Actually, the internal evidence of both Mark and Luke makes it pretty obvious that they are very close to the events. Mark is eyewitness to some of the events (he does the classic thing ancient writers do by alluding to himself as the young man who ran off naked in the Garden of Gethsemane–a detail that is inexplicable otherwise). He also notes, almost casually, that “Rufus and Alexander” (who are known personally to his audience in Rome–Rufus is greeted in the letter to the Romans) are the sons of Simon of Cyrene. And, as Papias notes, he was the translator for Peter in Rome. Luke, likewise, is much closer to the eyewitnesses than your crank scholar who cannot even decide if Jesus never existed or is dead. He has access to the Jerusalem community, and to the Twelve. He also has access to information that can only have come from Mary herself. And, as I mentioned yesterday, internal evidence also strongly suggests that he knows both Joanna of the court of Herod and Clopas (the Emmaus Road Disciple), his wife, Mary, and James their son and the bishop of Jerusalem.

      Your expertise in John’s literacy is, I am sorry to say, suspect. Likewise, your regurgitation of what the Cthulu scholar and Rush mystic tells you to parrot. Seriously, get outside the bubble of the quacks and cranks of the Jesus Seminar. There’s a whole world of real biblical scholarship you are studiously ignoring. Once again I ask: If you are the practitioner of open-minded pursuit of the truth and Christians are the ignorant obscurists afraid to face facts, why do I have to constantly inveigle you to think outside your cramped little box of boutique “scholarship” that is only regarded as unassailable from within the hermetically sealed mind of the New Atheism?

  • An Atheist

    Dave G–around 75 for Mark, late 80s for Matthew and Luke, very early second century for John (another reason to dismiss the Disciple John as the author, do you have any idea who short life expectancy was for the working class then?)

    • “around 75 for Mark, late 80s for Matthew and Luke”

      Based on? Rejection of prophecy doesn’t count. That is circular reasoning.

      “very early second century for John”

      Pure baloney. John is dated at the ’80s at the latest. And that goes for Revelation as well.

      ” do you have any idea who short life expectancy was for the working class then?”

      Prove he died beforehand. People DID live past 70/80 back then. Rare but did happen. Your speculation is NOT proof.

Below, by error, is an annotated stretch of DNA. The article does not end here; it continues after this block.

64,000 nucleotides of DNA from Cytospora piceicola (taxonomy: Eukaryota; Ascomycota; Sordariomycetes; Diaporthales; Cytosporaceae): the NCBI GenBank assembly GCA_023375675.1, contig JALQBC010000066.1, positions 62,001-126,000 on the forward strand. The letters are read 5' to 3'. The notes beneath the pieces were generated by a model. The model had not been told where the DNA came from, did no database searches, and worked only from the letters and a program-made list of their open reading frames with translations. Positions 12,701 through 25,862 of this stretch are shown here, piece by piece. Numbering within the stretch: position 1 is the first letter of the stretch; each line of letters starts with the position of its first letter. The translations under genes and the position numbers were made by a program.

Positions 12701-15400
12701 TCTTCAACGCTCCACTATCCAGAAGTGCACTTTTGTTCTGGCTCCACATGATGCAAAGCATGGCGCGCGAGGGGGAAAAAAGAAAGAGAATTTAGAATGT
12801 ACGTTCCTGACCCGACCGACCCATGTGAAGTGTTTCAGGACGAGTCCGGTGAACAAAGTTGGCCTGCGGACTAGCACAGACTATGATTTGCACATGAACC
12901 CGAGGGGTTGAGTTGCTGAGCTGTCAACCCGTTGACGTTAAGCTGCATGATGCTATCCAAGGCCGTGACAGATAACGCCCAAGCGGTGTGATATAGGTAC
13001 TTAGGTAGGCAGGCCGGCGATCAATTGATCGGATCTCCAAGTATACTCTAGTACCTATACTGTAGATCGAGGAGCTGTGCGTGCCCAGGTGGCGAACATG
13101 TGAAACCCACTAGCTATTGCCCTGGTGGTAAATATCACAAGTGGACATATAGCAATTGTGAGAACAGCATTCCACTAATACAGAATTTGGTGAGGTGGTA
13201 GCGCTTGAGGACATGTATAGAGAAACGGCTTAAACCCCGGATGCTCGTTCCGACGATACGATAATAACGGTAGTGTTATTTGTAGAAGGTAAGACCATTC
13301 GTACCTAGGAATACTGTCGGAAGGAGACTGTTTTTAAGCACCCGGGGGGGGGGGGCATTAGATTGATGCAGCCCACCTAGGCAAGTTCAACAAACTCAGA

• Do you have any idea how old the apostles were when Christ was crucified? They were pretty young, and John, one of the youngest, so it is conceivable that he lived to the early second century.

    • Ted Seeber

      Those fit my estimates as well, the only difference being that I know the tradition as well as the archaeology; which puts John *very early* 2nd century (and explains why his version is so completely different from the synoptics, which were more obviously based on eyewitness evidence- if you include Thomas in the synoptics, that is).

  • An Atheist

    Yes, Colin, aristocrats did live that long sometimes. Fishermen did not. Heck at age 30 the Jews considered you an old man.

    • You still haven’t proven anything. Claim is rejected.

    • Ted Seeber

      John was a fisherman who *became* an aristocrat, thanks to his position in Jewish society and the Early Church (when we were still a Jewish sect).

    • Christopher Burd

      “Heck at age 30 the Jews considered you an old man.”

      You’ve fallen for the oldest, and most durable, myth of demography: the idea that very few people in the past lived beyond their 30s or 40s.

      No. Average life expectancy at birth was low, but mostly due to very high childhood mortality. Adults, even the poor, had a reasonable chance of reaching what we consider old age. In 18th century England, for example, average life expectancy was in the mid-30s, but if you made it to age 15, you had an even chance of living into your 60s and a one-quarter chance of living into your 70s. No doubt life in 1st century Palestine was harder, much harder, but the demographics followed the same general pattern.

      • SouthCoast

        I’ve been working on my own genealogy for the past few years, and your comments about life expectancy mirror what I’ve found for several centuries’ worth of pre-2oth century ancestors. (I’ve also found, contrary to common belief, that our ancestors did not, as a rule, marry as soon as they hit puberty, and that, contrary to feminist mythology, most women, amazingly, did NOT die in childbirth.)

      • Cinlef

        Out of curiousity what is your source? I ask cause that whole demographic myth thing comes up frequently in discussions with atheist friends and I’d like to be able to back up your claim…..

        • Christopher Burd

          I don’t recall the source of my 18c English data, but the Wikipedia article on Life Expectancy says roughly the same thing. It gives a 15yo in Classical Rome an even chance of living into their 50s, so clearly fewer than one-quarter would make it past 70, but a reasonable number would have. When the Bible gives the human lifespan of three score and ten, it means that people typically died of old age around 70.

  • Atheist, I am also reluctant to accept anyone’s word for something this important.

    I have seen. So will you. And if you don’t see you will cry out to see. Choose Light, who is the Christ, or choose darkness.


    Whose gleaming dust are you? said He,
    Will you agree to a bargain?
    I can arrange for you to be
    A falcon or a salmon

    You could command the bright updrafts
    Of the mighty hills of heaven,
    The souls of purgatory laugh
    That will be there by evening

    You might be flashing in the stream
    That issues from My fountain,
    Scales of gold and ruby gleam
    Beneath My silver mountain

    But I have thought another change
    Could be the one to fit you,
    A body that will seem most strange
    Though it will not upset you

    It is the glory of the joy
    With which you are endowed,
    This body I will not destroy
    For it does not suit the proud

    But you must be agreeable
    To be clothed in such attire,
    A form of light most beautiful
    For angels to admire

    April 2, 2012

  • Atheist, there is nothing more important in your life than to consider your destiny at the point of death and beyond, for surely you will die. Are you “glittering dust” that will disperse into the illimitable deserts of time and space? Think what you are doing and contemplating. You are dying even as we speak.